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From the firm’s point of view, the key question is whether the higher wage of union workers is matched by higher productivity. If so, then the firm can afford to pay the higher union wages and, indeed, the demand curve for “unionized” labor could actually shift to the right. This could reduce the job losses as the equilibrium employment level shifts to the right and the difference between the equilibrium and the union wages will have been reduced. If worker unionization does not increase productivity, then the higher union wage will cause lower profits or losses for the firm.

Union workers might have higher productivity than nonunion workers for a number of reasons. First, higher wages may elicit higher productivity. Second, union workers tend to stay longer at a given job, a trend that reduces the employer’s costs for training and hiring and results in workers with more years of experience. Many unions also offer job training and apprenticeship programs.

In addition, firms that are confronted with union demands for higher wages may choose production methods that involve more physical capital and less labor, resulting in increased labor productivity. [link] provides an example. Assume that a firm can produce a home exercise cycle with three different combinations of labor and manufacturing equipment. Say that labor is paid $16 an hour (including benefits) and the machines for manufacturing cost $200 each. Under these circumstances, the total cost of producing a home exercise cycle will be lowest if the firm adopts the plan of 50 hours of labor and one machine, as the table shows. Now, suppose that a union negotiates a wage of $20 an hour including benefits. In this case, it makes no difference to the firm whether it uses more hours of labor and fewer machines or less labor and more machines, though it might prefer to use more machines and to hire fewer union workers. (After all, machines never threaten to strike—but they do not buy the final product or service either.) In the final column of the table, the wage has risen to $24 an hour. In this case, the firm clearly has an incentive for using the plan that involves paying for fewer hours of labor and using three machines. If management responds to union demands for higher wages by investing more in machinery, then union workers can be more productive because they are working with more or better physical capital equipment than the typical nonunion worker. However, the firm will need to hire fewer workers.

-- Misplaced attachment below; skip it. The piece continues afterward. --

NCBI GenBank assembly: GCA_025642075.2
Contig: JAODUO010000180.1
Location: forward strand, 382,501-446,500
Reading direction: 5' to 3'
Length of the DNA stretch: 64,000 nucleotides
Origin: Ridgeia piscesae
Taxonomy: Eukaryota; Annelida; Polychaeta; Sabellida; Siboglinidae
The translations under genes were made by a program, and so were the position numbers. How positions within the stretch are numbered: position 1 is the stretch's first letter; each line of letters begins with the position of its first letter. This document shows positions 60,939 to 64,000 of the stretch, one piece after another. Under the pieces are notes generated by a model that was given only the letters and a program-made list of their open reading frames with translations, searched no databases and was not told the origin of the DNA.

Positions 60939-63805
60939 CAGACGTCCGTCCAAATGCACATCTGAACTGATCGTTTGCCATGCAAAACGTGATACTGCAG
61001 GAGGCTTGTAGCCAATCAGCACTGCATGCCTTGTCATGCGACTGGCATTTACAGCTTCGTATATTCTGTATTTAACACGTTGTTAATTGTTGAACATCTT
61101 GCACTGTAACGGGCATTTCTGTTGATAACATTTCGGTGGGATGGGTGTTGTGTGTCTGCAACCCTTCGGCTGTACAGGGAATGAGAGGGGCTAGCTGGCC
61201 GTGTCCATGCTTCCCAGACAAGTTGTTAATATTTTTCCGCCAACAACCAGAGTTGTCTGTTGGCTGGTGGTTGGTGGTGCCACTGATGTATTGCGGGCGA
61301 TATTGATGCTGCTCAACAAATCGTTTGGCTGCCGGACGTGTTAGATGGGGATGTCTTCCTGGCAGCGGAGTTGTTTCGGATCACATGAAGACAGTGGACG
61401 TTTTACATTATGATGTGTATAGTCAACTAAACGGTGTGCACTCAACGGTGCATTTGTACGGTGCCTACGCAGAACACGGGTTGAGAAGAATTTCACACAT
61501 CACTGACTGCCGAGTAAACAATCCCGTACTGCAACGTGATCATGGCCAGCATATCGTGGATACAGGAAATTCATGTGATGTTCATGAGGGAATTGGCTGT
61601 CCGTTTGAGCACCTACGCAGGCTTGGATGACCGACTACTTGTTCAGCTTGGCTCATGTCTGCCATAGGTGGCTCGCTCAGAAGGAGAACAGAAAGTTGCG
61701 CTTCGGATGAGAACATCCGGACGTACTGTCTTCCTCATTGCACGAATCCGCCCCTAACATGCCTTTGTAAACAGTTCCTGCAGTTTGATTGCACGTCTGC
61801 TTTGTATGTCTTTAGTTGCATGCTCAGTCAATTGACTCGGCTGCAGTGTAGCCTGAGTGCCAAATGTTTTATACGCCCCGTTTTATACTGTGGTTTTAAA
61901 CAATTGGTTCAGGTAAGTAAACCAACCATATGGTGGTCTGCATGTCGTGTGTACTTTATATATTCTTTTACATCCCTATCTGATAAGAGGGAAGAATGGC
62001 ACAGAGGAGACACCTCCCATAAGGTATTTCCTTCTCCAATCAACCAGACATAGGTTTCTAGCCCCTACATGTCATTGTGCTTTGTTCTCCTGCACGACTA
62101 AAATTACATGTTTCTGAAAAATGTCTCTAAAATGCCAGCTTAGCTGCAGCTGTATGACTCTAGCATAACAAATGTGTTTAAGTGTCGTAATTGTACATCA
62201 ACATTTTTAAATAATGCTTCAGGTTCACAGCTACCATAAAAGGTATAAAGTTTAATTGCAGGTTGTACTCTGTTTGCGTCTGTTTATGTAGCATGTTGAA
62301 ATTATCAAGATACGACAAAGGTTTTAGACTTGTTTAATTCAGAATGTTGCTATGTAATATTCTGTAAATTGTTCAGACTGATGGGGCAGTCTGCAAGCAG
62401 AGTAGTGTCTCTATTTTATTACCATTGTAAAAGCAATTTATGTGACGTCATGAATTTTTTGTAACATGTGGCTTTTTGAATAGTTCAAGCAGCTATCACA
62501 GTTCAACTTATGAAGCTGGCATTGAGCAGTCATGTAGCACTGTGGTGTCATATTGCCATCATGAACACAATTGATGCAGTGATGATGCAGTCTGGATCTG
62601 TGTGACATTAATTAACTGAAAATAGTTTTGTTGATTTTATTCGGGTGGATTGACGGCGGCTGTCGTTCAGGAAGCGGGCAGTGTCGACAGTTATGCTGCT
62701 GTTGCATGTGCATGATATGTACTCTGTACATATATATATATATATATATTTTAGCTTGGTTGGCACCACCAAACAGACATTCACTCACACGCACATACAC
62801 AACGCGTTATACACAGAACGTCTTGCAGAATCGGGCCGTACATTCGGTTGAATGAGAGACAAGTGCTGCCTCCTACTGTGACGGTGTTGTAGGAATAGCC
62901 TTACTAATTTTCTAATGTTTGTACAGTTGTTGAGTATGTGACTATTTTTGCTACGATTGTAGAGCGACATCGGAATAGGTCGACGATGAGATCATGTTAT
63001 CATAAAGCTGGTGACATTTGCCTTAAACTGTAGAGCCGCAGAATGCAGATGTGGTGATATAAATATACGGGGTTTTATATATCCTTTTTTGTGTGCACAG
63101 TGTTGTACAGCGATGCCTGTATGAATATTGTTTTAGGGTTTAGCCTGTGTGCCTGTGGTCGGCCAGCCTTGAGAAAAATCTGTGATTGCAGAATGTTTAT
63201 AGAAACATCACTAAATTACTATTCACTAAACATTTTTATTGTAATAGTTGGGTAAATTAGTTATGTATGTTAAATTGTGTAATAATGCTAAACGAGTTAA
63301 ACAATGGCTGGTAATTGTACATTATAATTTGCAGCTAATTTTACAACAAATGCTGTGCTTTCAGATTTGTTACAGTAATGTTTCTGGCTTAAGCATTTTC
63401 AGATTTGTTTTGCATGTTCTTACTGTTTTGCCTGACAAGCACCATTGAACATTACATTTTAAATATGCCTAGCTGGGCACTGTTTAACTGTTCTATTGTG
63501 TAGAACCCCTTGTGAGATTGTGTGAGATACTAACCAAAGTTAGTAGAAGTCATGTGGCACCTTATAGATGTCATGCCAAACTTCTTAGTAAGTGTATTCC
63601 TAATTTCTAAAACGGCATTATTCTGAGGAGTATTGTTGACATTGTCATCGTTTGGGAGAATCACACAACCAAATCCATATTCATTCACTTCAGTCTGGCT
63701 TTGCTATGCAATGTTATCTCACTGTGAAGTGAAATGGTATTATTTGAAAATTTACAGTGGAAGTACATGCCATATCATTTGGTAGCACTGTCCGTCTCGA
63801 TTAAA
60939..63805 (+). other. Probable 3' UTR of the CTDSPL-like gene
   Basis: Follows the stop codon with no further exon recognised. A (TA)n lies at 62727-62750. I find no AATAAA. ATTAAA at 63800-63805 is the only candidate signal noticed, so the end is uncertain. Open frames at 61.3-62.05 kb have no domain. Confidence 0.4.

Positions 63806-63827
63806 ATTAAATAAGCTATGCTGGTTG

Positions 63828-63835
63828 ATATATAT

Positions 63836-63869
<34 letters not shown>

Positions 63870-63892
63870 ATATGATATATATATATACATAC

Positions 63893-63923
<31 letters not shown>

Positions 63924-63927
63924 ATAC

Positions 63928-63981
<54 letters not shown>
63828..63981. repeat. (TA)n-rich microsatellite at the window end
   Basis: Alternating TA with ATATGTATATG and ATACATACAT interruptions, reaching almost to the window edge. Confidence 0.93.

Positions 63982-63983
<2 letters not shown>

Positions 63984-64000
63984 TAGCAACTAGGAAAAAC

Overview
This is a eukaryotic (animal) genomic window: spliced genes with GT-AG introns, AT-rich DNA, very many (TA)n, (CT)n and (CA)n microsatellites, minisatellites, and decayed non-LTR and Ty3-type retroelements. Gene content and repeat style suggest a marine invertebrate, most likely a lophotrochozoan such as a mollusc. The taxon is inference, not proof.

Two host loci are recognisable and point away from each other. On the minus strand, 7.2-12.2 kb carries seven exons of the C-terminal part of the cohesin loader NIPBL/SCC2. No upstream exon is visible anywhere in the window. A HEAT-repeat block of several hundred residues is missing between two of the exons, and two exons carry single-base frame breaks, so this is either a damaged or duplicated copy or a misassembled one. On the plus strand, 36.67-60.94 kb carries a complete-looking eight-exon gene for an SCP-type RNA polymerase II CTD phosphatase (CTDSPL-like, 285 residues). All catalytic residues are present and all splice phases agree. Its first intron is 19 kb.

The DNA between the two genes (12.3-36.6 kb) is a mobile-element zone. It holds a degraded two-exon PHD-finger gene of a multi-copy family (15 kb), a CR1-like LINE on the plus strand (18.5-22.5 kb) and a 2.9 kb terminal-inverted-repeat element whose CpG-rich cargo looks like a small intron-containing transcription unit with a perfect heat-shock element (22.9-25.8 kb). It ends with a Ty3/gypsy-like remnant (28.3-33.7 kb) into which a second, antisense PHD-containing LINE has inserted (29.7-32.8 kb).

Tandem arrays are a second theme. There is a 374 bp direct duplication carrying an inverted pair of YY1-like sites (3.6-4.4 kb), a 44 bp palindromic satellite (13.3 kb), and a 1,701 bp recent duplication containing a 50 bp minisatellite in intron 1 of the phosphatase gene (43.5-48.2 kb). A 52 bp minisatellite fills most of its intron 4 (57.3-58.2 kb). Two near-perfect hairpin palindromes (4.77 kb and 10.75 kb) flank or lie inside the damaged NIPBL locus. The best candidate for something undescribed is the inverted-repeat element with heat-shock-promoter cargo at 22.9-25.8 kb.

Three production choices to manufacture a home exercise cycle
Hours of Labor Number of Machines Cost of Labor + Cost of Machine $16/hour Cost of Labor + Cost of Machine $20/hour Cost of Labor + Cost of Machine $24/hr
30 3 $480 + $600 = $1,080 $600 + $600 = $1,200 $720 + $600 = $1,320
40 2 $640 + $400 = $1,040 $800 + $400 = $1,200 $960 + $400 = $1,360
50 1 $800 + $200 = $1,000 $1,000 + $200 = $1,200 $1,200 + $200 = $1,400